In situ hybridization for genes characteristic for epithelial-to-mesenchymal transition (EMT) or de-differentiation. Two-day-old embryos were injured, fixed 4 hours after wounding, and stained for EMT-typical genes (N-myc, vimentin, snail, netrin and mmp9), or for genes characteristic for non-differentiated pronephric cells (pax2.1 and tbx2b). None of the markers showed up-regulation in the repair region, outlined by a black bracket. The staining for mmp9 and snail was performed in combination with staining for cdh17 labeling the pronephric cells in red (Scale bar, 100 μm).

Fig. S4

Pronephros repair is independent of Wnt, Celsr1 and Par6 signaling.

(a) In situ hybridization with the pronephros specific marker atp1a1a.4, staining injured zebrafish embryo over-expressing the Wnt inhibitor dkk1. The pronephros was injured 2 days after fertilization and fixed 16 hours later. The injured proximal side (arrow) appears dilated, but recovery was not affected by dkk1 over-expression (Scale bar, 100 μm). (b) Frames from a time-lapse movie of injured transgenic embryo carrying a TCF response element, driving the expression of Red Fluorescence Protein (RFP). Laser ablation caused some background fluorescence (red channel) in the injured cells, but no specific RFP expression was detectable in neighboring cells displaying a migratory response (Scale bar, 10 μm). (c) Quantification of the repair process in HSP:dkk1, celsr1 morpholino oligonucleotide (MO) and par6 MO injected embryos that were injured 2 days after fertilization and fixed 16 hours post wounding. While MO-injected embryos displayed duct abnormalities, repair of the pronephros injury was not affected. (d) Injuries ≤ 50 μm in length were repaired in 100%, injuries ≤ 100 μm, corresponding to 10-12 cell diameters, were repaired in 80%, while no injuries ≤ 150 μm were repaired.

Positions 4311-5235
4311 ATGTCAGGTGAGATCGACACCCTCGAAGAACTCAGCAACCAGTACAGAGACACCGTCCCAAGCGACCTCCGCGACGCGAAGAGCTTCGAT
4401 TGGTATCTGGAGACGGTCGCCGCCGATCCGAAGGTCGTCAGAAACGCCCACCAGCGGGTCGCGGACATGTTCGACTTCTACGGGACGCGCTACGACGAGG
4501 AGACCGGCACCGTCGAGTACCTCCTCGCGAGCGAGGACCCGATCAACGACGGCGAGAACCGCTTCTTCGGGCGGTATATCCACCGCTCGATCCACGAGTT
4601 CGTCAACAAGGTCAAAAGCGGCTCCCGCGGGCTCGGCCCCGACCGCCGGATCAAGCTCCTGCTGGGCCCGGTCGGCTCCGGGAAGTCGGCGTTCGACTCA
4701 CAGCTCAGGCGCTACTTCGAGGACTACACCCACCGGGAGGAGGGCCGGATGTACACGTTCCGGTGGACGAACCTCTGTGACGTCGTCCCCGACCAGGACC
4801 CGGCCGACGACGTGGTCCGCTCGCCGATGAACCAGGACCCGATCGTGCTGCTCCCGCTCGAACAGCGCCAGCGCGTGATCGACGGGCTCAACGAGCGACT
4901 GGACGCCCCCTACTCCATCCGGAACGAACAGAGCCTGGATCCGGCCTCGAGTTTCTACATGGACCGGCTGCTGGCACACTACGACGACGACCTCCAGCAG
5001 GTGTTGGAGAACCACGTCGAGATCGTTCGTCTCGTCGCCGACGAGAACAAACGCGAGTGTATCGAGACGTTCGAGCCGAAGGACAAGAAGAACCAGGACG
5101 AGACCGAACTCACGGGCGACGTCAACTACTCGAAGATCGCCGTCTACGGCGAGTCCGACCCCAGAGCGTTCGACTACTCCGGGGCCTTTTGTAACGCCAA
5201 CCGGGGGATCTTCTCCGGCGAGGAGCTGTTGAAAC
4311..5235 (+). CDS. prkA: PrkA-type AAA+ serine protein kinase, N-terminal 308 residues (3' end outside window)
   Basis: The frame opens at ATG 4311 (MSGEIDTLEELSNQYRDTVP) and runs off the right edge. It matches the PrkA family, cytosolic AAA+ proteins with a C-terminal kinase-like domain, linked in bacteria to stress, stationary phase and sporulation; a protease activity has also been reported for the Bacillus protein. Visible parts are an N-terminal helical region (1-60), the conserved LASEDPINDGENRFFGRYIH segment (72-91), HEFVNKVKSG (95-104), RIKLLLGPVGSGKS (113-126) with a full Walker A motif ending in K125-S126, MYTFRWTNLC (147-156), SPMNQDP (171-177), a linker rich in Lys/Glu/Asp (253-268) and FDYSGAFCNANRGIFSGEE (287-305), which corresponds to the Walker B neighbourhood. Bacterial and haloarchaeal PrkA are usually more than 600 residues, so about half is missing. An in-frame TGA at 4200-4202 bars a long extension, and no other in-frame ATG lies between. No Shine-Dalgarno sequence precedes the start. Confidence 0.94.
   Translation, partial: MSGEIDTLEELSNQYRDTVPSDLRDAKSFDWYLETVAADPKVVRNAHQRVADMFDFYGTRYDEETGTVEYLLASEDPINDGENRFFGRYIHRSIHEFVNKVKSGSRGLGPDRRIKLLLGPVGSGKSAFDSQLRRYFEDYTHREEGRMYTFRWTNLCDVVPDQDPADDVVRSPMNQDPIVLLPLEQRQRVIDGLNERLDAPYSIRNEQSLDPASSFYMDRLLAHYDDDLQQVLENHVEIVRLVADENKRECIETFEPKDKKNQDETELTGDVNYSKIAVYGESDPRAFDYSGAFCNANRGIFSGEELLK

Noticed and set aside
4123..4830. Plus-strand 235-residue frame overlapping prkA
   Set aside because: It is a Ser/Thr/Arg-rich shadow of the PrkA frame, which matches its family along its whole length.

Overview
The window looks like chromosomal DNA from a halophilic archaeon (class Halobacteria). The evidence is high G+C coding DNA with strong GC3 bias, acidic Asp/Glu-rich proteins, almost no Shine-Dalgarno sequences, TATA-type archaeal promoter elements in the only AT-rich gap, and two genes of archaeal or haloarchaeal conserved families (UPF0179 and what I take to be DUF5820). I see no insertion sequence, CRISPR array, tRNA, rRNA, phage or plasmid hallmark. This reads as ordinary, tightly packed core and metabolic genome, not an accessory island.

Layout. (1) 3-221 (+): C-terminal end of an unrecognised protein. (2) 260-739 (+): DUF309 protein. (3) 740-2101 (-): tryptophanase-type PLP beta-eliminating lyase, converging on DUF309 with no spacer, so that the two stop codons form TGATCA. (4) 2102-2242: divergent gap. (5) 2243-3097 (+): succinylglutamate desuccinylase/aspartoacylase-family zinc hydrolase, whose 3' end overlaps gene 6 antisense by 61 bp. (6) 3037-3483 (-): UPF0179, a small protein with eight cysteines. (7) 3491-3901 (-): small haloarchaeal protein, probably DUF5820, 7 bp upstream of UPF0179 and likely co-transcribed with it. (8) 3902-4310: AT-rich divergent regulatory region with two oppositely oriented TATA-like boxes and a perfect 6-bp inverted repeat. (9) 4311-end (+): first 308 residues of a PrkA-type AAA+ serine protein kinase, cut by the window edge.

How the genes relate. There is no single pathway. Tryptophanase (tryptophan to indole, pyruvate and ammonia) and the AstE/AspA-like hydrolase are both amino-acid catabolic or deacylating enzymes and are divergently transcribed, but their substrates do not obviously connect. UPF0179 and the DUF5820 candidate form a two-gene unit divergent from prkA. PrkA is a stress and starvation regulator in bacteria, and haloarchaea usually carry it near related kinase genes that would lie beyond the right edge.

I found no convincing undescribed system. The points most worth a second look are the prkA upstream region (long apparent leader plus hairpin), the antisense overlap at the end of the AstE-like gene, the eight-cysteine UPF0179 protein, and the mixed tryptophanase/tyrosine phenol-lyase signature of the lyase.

Fig. S5

Transcriptional profiles of one- and two-day-old zebrafish pronephric tubules.

(a) Fluorescently labeled pronephric tubules, isolated from cadh17:gfp transgenic zebrafish embryos. (b) 3D representation of the changes in the total transcript levels between samples from one- (red) and two-day-old zebrafish embryos (blue). Due to technical problems, one of the samples from the first group failed to cluster with the others probes, and was excluded from further analysis. (c) Density histogram representing the distribution of the log2-fold change of all transcripts. The horizontal red lines mark the two-fold change limit. (d) Biological process Gene Ontology (GO) terms enrichment analysis of the transcripts that were up-regulated more than two-fold in the pronephros on the second day of development. Semantically similar categories are represented with similar colors. The size of each box reflects the significance of enrichment (-log10 p-value). The GO analysis was performed with AmiGO and the GO enrichment was graphically represented with REViGO. (e) Comparison with the ZFIN Database and expression profiles, focusing on genes that are specifically expressed in the zebrafish pronephros at 42-60 hours post fertilization, revealed cxcl12a, myca and mafba as potential candidates involved in pronephros repair.